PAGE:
Alaska’s Iditarod Trail Sled Dog Race kicks off
Brent Saas was a few miles away from fulfilling his dream of winning the Iditarod Trail Sled Dog Race in Alaska when 60 mph winds off the Bering Sea dropped visibility to about 10 feet and his dogs starved. and threw him out of his sled. Down in the snow.
“I didn’t hold back on my own,” laughed Sass, who was close to his first Iditarod victory last year but five-time champion Dallas CV was a few miles behind. “We flew off the trail and it took me an hour to gather all my stuff and figure out where I was.”
Sass regrouped and led his team of 11 dogs down the ice of the Bering Sea and down Nome’s main road to the iconic Burled Arch finish line in his seventh attempt, the world’s most famous sled dog race, the Iditarod. won the
Saas is back to defend his title in the race, which began Saturday with a fan-friendly 11-mile (18-kilometer) jaunt through the streets of Anchorage, Alaska’s largest city. Thousands of people braved temperatures near 0 degrees Fahrenheit (-17.78 degrees Celsius) and lined up to cheer on the mushers, who carried the “Iditariders,” lucky auction winners, on their sleds for the ceremonial start.
Things get serious on Sunday with the competitive start of the race that will cover nearly 1,000 miles (1,609 km) across Alaska. It begins in Willow, about 70 miles (113 km) north of Anchorage.
Saas was excited to hit the trail Saturday, with 11 of 14 dogs returning from last year’s championship team. “I think the replacements … are strong dogs, so I’m really excited,” he said.
He’s hoping for milder temperatures until the mushers hit the West Coast, where there are more fluctuations and predicting trail conditions is almost meaningless because they change so quickly.
“They’ve gone from snowy trails to snowy trails and back and forth in all weathers,” he said. “I think we’re going to get what we get.”
This is the 51st running of the Iditarod, but the smallest field ever to start its 33 musher races. Mushers and race organizers point to the retirement of some veteran mushers; Others take breaks to recover financially after a pandemic; Inflation, and the loss of deep-pocketed sponsors amid continued pressure from the animal rights group People for the Ethical Treatment of Animals.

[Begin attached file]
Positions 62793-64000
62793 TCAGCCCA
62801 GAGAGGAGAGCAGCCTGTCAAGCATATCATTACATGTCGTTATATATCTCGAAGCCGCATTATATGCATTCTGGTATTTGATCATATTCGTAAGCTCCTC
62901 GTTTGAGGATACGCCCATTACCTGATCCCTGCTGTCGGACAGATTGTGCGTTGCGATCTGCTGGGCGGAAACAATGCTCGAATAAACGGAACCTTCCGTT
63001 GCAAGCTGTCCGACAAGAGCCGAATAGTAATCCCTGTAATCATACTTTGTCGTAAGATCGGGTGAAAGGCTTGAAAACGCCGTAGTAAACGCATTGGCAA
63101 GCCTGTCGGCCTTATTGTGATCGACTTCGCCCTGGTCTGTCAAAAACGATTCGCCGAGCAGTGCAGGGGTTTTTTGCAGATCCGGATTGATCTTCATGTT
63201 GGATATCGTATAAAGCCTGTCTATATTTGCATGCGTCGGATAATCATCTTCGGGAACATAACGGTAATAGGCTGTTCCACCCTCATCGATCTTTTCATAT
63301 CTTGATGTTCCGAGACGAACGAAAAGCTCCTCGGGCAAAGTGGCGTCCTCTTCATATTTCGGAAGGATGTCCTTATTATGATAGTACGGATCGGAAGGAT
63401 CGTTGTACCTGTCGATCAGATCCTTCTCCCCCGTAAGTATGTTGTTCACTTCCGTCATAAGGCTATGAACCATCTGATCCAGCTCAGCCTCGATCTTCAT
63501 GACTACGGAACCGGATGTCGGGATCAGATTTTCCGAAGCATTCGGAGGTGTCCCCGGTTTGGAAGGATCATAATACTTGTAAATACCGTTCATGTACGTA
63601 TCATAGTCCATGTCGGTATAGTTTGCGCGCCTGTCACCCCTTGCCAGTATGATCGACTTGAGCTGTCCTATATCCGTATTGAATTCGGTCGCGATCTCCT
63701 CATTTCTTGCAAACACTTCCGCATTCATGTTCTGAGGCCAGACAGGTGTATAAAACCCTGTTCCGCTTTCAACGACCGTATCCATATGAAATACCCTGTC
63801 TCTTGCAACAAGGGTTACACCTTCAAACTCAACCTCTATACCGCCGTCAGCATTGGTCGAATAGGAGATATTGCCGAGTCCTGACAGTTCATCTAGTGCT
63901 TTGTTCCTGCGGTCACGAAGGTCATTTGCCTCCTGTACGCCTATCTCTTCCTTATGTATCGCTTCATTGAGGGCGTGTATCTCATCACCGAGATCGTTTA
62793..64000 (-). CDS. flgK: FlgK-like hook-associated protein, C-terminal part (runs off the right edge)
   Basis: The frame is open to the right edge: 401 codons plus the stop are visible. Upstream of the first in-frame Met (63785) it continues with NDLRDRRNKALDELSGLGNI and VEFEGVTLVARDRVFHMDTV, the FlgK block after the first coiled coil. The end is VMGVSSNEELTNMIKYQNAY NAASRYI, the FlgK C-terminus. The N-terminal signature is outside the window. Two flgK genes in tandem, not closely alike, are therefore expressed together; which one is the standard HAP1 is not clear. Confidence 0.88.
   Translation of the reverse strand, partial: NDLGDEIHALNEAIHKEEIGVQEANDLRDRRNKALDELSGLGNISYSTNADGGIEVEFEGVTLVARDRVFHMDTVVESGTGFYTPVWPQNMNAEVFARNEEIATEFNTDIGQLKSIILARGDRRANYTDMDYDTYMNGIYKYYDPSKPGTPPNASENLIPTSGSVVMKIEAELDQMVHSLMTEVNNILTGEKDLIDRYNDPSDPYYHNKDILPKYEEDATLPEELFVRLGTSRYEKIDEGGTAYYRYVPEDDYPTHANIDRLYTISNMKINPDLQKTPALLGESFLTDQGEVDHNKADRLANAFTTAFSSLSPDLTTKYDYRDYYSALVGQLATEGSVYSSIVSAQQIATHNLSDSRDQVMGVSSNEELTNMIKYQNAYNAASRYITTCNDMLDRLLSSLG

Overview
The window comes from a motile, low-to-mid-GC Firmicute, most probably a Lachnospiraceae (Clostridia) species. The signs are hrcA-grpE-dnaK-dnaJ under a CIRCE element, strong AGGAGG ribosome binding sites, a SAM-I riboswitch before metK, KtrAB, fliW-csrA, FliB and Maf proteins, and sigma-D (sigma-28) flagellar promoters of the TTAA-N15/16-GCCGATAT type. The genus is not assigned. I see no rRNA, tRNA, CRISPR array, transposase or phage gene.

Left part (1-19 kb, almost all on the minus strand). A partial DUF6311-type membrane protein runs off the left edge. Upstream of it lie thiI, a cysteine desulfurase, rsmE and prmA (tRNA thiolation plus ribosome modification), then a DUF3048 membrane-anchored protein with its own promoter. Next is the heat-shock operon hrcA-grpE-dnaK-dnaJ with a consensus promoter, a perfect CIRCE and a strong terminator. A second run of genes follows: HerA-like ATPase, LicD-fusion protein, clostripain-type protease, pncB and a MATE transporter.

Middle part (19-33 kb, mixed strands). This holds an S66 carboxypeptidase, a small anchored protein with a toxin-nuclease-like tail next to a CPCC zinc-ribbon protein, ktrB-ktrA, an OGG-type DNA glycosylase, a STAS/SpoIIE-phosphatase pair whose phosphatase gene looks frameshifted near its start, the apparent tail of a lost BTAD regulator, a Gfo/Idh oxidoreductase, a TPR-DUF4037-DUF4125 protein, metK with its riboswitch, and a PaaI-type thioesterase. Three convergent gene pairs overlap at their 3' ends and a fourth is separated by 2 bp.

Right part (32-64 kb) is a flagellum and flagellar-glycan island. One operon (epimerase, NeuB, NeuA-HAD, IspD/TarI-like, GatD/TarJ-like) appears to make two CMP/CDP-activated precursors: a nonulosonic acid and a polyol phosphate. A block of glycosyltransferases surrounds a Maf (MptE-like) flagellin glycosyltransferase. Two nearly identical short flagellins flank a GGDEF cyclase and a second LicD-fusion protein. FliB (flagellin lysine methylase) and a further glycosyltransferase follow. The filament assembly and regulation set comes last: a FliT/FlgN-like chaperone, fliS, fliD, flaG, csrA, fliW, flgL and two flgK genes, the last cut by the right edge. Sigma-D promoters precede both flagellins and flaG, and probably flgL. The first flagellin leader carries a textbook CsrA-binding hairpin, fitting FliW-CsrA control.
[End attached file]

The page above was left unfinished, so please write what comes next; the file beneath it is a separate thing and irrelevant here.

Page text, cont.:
PETA took out full-page newspaper ads in two of Alaska’s largest cities, calling out the cruel abuse of the dogs, forcing their mushers to drag and run more than thousands of miles. . The group also staged a protest outside the Mushars’ annual feast on Thursday.
Gordon and Beth Bockart of Fort Wayne, Indiana, made their first trip to Anchorage specifically to check out the Iditarod after getting a taste of the sport by participating in a sled dog tour in Canada. Since then, they have spent a lot of time reading about the Iditarod and the history of the race.
“It’s just been amazing,” he said. Bockart said he has talked to people about the race in Alaska, feeling it will start again.
“Having been here, I can tell you that it’s an interesting thing to come and see, and if everyone had the same experience that I did, they would understand and want to come back,” he said.
Six mushers who account for 18 Iditarod championships are not racing this year. Last year, the sport lost another four-time winner when Lance Mackey died of cancer. Mackey was named an honorary musher for this year’s race.
Only 823 mushers have made it to the finish line in the Iditarod’s first half-century, and only 24 individual mushers in total have won the grueling event. Some of the mushers and their dog teams are in uncharted Alaska, crossing the Alaska and Kuskokwim mountain ranges, climbing the frozen Yukon River, trekking through the monotonous flat tundra and navigating the treacherous Bering Sea ice. have to face harsh conditions.
Along the way, they stop at several Alaska Native communities that serve as checkpoints.
“It is a celebration of spring for villages across the state. It kind of brings communities and people together for an event that celebrates the history of our state and the dogsledding,” said Aaron Burmeister, an Iditarod musher who watched the race finish in his hometown of Nome. Hoy grew and who finished in eight of the top 10. times in the last decade.
Climate change has and likely will continue to play a role in how the race is run.
Warm weather due to a lack of snow in the Alaska Range forced organizers to move the start line 290 miles north from Willow to Fairbanks in 2003, 2015 and 2017. Rick Thomann, a climate expert at the International Arctic Research Center at the University of Alaska Fairbanks, said that will become more common as the climate warms, and the Bering Sea ice leading to Nome could also become thinner and more dangerous.
The challenges for the world’s premier sled dog race are mounting, said Bob Dorfman, a sports branding expert with Pinnacle Advertising in San Francisco.
“With high costs, low reimbursements, declining sponsorship support, PETA pressure, the threat of it all, it feels more like a trend than just an anomaly,” he said. Saas earned nearly $50,000 for winning last year’s race.
Iditarod CEO Rob Urbach says the race is financially healthy, and he expects the Iditarod to celebrate its 100th anniversary in 2073.
Dorfman didn’t disagree, but said the 2073 race might not look much different than this year’s.
“I don’t see Luck changing that much,” Dorfman said. “I don’t know if it’s going to be more than 30 participants.”
Saas, 43, is considered the frontrunner to win the 2023 race. Pete Kaiser, the first Yupik and fifth Alaska Native to win the race, is the only other former champion in the field.
The winner is expected in Nome about nine or 10 days after Saturday’s start.